Cutting Supply Chain Costs With Technology

Oct 08, 2020 • Featuressupply chainBT Final MileParts Pricing and Logistics

Each step of the supply chain is important in its own right. But they all contribute to the one thing that every business needs to control: cost. BT Final-Mile’s Mark West explains more...

The most effective place to make savings is the last mile. It accounts for 41 per cent of supply chain costs. For companies that rely on their deliveries arriving on time, this could save thousands of pounds – if not millions. But how can technology actually help businesses make these changes? And how much of an impact does it really have on cost?


Across the supply chain, optimisation plays a key role in reducing costs. Managing time is the biggest and best way to make an impact. But if you’re trying to hit a two-hour delivery slot or deliver something the day after a customer or engineer orders it, it’s harder to optimise.

When a business knows upfront where and when they need to deliver something, they can plan driver journeys, they can group deliveries together, and even pack delivery lorries and vans more efficiently. These steps bring two major benefits. Engineers can spend less time being van drivers and more time being engineers and fewer miles on the clock means savings on fuel.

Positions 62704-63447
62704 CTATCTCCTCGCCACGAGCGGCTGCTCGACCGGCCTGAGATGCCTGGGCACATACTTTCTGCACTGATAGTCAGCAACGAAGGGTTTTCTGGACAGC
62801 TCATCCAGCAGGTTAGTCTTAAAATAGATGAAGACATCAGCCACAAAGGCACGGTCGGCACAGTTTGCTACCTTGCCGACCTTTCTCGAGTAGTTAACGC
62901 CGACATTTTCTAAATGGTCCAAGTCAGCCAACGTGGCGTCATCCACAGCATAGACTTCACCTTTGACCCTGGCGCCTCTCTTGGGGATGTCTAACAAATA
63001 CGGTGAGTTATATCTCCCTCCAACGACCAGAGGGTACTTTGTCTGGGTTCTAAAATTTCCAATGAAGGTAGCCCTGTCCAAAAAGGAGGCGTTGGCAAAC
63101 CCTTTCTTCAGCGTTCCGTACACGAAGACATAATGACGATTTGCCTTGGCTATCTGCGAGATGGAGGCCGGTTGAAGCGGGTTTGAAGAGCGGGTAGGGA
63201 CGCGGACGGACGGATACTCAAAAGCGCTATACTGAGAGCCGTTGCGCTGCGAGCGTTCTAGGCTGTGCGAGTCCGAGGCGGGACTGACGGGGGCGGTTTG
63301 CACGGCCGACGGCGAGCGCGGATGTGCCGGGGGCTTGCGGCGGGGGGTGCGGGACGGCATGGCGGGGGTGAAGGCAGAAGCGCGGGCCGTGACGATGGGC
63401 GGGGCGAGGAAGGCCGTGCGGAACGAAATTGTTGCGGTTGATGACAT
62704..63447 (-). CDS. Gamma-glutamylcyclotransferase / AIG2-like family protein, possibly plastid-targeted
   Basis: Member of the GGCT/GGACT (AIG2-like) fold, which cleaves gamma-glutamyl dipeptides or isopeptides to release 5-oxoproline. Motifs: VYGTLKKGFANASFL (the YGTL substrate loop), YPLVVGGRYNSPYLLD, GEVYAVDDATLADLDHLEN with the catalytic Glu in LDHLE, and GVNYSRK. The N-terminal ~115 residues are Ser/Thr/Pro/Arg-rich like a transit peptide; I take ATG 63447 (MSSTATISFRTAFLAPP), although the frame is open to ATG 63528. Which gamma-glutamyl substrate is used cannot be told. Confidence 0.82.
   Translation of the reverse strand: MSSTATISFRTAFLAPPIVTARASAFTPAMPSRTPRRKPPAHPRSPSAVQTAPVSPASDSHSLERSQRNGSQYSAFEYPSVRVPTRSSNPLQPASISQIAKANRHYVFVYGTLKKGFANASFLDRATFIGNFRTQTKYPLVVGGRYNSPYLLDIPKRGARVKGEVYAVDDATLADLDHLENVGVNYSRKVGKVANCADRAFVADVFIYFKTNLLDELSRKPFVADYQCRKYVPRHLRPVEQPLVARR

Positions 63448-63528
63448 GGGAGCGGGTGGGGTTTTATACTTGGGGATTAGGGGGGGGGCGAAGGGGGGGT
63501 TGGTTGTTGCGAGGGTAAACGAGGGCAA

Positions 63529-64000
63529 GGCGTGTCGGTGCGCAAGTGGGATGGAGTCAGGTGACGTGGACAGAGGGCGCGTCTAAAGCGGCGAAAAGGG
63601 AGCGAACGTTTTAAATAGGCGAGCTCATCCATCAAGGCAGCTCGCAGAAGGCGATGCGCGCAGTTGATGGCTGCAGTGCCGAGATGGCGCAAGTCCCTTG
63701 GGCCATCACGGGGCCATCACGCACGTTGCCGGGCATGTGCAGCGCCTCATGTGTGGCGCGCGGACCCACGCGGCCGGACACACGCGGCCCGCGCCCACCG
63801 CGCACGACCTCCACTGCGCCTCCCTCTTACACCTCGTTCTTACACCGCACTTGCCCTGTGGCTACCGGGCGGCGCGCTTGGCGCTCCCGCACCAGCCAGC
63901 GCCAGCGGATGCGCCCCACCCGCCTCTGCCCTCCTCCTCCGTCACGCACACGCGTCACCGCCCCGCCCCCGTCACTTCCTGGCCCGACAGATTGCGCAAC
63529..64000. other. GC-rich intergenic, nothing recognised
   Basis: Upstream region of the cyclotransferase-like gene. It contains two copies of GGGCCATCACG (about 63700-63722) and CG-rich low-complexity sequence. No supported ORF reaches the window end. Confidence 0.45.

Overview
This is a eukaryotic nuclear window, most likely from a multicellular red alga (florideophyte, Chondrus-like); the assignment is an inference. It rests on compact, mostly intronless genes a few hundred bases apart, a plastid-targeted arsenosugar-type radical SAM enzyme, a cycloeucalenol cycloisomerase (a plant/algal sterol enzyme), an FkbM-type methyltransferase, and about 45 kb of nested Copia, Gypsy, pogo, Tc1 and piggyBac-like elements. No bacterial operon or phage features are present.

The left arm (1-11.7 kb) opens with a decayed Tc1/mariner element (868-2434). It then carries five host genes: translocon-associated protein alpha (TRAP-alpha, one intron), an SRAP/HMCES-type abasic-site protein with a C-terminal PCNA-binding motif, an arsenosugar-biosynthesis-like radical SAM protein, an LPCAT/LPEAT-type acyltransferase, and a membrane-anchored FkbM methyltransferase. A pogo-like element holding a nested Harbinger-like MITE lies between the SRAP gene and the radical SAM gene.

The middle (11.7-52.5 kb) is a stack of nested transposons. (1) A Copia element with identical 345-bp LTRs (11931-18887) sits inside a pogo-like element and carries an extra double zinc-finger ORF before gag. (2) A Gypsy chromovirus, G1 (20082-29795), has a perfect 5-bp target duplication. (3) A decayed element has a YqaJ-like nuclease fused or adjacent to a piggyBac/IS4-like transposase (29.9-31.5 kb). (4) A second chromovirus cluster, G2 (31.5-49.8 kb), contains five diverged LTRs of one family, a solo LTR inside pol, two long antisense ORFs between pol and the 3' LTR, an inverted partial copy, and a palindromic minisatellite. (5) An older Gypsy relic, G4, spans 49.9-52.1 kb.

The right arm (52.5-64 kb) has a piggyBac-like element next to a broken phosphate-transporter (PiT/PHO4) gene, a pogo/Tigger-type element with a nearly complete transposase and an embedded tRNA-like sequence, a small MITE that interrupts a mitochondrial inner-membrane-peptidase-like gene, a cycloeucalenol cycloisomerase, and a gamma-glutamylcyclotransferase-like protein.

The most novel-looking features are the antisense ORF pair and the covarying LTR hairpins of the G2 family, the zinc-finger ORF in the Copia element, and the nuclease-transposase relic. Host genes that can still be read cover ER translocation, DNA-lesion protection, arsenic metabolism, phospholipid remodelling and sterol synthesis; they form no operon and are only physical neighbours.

Optimisation can also help with managing the returns supply chain, which is particularly important for business-to-consumer companies. “For some organisations, 50 per cent of what they send out is then returned,” explains Richard Wilding, Professor of Supply Chain Strategy at Cranfield University. “So, your biggest supplier becomes your returns supply chain.” Working out how to handle returns is an important part of simplifying your operations.

AR, MR and VR have proven to bring value to the business of those companies adopting them, both in terms of reduced time for work execution, thanks to faster maintenance procedures, improved staff productivity and efficiency, as well as of increased workforce safety, thanks to hands-free activity, remote training and collaboration.

Products based on such technologies are key factors for all companies, regardless of the sector they are operating in, their size and business turnover. Utility and Industrial Manufacturing sectors are currently leading the way in this digitalization process, due to the intrinsic nature of the activities their operators are always exposed to. AR, MR and VR are able to “extend” the resources’ capabilities. supporting them through guided procedures while carrying out maintenance activities on production lines, arming them with pertinent information on plant assets and, last but not least, connecting them with other colleagues to receive or give real-time assistance. The continuous transfer of corporate knowledge is therefore now a reality.




It all comes down to the algorithms. And they’re powered by artificial intelligence and machine learning. “What you’re trying to do is optimise the variables within the algorithm,” says Professor Wilding. “The algorithm is always looking to meet a particular goal, and they’re always looking for the best overall ‘score’. ”There may be many parts of the process to think about – from travel time to inventory. The algorithm will use these to find the best way of achieving a particular goal. “But these are learning algorithms,” continues Professor Wilding. “So, it’ll look at how it’s performed over a time and adjust the variables accordingly.”

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"Supply chains are carefully balanced and run effectively when they can predict behaviour. But when that behaviour changes, they can't adapt easily..."